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Saturday, April 9, 2016

The 3020-a Arbitration Newswire: Digging Up The Garbage on the Vouchers Paid To Arbitrators

Welcome to the new series I am starting on the garbage that I have seen at New York City's 3020-a hearings which I have spent 13 years studying and researching. I have a Google+ Community called the Rubber Room, I have this blog and "Inside the 3020-a Teacher's Trials", and my website, all of which have posts dealing with educators who I have worked with, researched, or heard about.
ALERT: The posts under this headline are my opinion of the facts and people whom I have seen and heard before, during, and after a 3020-a compulsory arbitration known as Education Law Section 3020-a Just Cause/Termination hearings.
David Pakter, left, with NYC Mayor Rudy Giuliani
Starting in 2003 I visited teachers in the Rubber Room at 25 Chapel Street after I met former teacher (at the High School for Art and Design) David Pakter when we were both asked to be on a Cable TV Show and he told me he was in the "Rubber Room".


He described the room he was in as a long space with windows on one side and tables and chairs on both sides of the room with a walkway in the middle. He said that about 70-100 teachers were sitting there on a daily basis, after they were told that they were "re-assigned" from their classrooms and schools for some kind of misconduct, or unexplained horrible event that they supposedly caused. He told me he would sneak me in, and I agreed. I wanted to see what this was all about.

The long room on the 10th floor at 25 Chapel Street in Brooklyn had two doors, one at each end. The guards (yes, there were security guards) sat at one end of the room leaving the other door unguarded. In the very end of the room was the "office" where the "Principal" sat. So, David walked me in through the second door, and I immediately befriended the principal, who would look the other way when I came in to the room from the door next to his "office". I told him that I wanted to meet the now famous 'rubber roomers' to keep them company, and I am forever grateful for his permission to do that, despite the fact that my walking around was actually prohibited by those "in control". I have no idea who at the NYC Department of Education knew I was talking with the employees imprisoned in this room, but I do know that Randi Weingarten, the UFT Reps, and NYSUT knew I was visiting on a regular basis, because UFT Reps told me. I was not working in a full-time job, so whenever I had any time, I would go to the room, call someone from the lobby, and go in, unpaid by anyone.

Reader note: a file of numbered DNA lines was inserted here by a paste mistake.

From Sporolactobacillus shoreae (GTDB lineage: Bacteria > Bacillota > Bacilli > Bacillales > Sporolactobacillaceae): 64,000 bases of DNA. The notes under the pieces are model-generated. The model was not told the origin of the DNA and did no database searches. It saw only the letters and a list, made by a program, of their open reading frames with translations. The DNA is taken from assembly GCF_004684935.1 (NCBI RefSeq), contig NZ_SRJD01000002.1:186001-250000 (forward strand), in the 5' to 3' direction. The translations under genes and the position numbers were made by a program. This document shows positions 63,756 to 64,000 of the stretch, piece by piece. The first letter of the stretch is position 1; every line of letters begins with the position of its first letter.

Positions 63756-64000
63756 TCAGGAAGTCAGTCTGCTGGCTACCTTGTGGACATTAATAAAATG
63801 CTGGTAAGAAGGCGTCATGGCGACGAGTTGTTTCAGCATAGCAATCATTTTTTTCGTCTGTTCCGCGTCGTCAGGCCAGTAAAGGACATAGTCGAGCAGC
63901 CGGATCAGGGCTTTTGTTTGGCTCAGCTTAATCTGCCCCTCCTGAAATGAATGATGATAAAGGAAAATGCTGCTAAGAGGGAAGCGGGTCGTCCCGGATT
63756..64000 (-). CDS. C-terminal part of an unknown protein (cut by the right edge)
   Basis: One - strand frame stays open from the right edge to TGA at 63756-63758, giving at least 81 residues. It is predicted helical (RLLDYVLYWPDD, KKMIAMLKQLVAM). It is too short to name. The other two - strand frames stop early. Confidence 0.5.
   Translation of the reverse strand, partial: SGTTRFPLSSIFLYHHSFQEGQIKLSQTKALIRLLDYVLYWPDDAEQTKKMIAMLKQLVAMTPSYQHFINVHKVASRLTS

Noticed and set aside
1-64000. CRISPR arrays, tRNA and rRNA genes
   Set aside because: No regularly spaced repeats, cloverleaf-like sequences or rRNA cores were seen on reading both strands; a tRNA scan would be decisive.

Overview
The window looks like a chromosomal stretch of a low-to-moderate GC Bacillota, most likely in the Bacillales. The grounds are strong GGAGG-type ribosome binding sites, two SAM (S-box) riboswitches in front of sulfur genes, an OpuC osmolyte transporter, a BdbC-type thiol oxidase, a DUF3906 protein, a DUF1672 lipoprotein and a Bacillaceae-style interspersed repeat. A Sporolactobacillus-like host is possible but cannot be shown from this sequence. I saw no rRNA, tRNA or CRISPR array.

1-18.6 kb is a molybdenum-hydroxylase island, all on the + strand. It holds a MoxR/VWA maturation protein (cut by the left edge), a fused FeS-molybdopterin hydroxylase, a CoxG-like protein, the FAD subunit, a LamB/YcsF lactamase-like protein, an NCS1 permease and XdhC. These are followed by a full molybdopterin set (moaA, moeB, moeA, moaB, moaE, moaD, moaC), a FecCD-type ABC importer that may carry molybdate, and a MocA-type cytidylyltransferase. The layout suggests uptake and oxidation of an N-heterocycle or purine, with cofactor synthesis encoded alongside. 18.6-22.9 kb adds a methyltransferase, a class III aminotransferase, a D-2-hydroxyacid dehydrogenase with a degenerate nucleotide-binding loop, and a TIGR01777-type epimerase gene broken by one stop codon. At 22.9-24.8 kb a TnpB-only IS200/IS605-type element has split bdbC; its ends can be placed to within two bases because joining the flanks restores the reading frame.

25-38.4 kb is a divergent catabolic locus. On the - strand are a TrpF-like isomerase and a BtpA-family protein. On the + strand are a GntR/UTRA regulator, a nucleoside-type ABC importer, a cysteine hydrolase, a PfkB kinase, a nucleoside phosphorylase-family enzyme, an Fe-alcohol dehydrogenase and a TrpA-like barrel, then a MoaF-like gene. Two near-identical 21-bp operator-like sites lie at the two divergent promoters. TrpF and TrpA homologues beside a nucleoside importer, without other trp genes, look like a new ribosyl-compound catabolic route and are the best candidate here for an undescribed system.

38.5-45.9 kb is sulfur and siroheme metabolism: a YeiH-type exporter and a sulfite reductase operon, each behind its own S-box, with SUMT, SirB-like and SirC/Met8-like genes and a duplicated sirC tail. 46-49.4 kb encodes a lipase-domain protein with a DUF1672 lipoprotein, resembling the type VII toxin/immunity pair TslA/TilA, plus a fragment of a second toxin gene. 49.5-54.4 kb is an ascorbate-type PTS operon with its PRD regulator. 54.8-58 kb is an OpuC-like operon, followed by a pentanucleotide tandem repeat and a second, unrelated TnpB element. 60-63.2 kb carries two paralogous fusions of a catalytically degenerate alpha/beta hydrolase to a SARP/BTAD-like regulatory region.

I started sitting with the teachers and listening to their stories, however incomplete they were, on a weekly basis, and sometimes 2-3 times per week. No one could tell me exactly why they were there, only that they were waiting for an investigation to end, and then they would be put back into their school or ordered into a compulsory arbitration called "3020-a" after the Education Law Section 3020-a which is the Law upon which these hearings were least that's what the UFT and NYSUT told these prisoners of whim. Whose whim? The Gotcha Squad.

Why do I call the Rubber Roomers "prisoners of whim"? Because you never know when or if you will be charged and with what deed of horror. Every teacher, no matter which school or school district you are teaching in, now looks behind his/her back as often as he/she can, because anyone can be a target. I attended David Pakter's hearing and started the 'open and public' hearings that now are common.

Then in 2007 I was hired by Randi Weingarten to be a UFT Special Representative overseeing all eight rubber room locations; see the blog FidgetyTeach and the post titled "If You Knew Betsy...".

 I still attend 3020-a, but now (since 2011) as the paralegal, rarely as a member of the public.

The Story of the 'GOTCHA SQUAD':

Randi Weingarten
I first heard the term "Gotcha Squad" from former UFT President (now AFT President) around 2006, when I assisted her in getting teacher whistleblowers to a City Council hearing on Whistleblower protection laws, but the title for all the NYC DOE administrators/officials/attorneys became a common word, according to my memory, after I was hired by Randi to be a Special Representative at the UFT for members in need. (August 2007)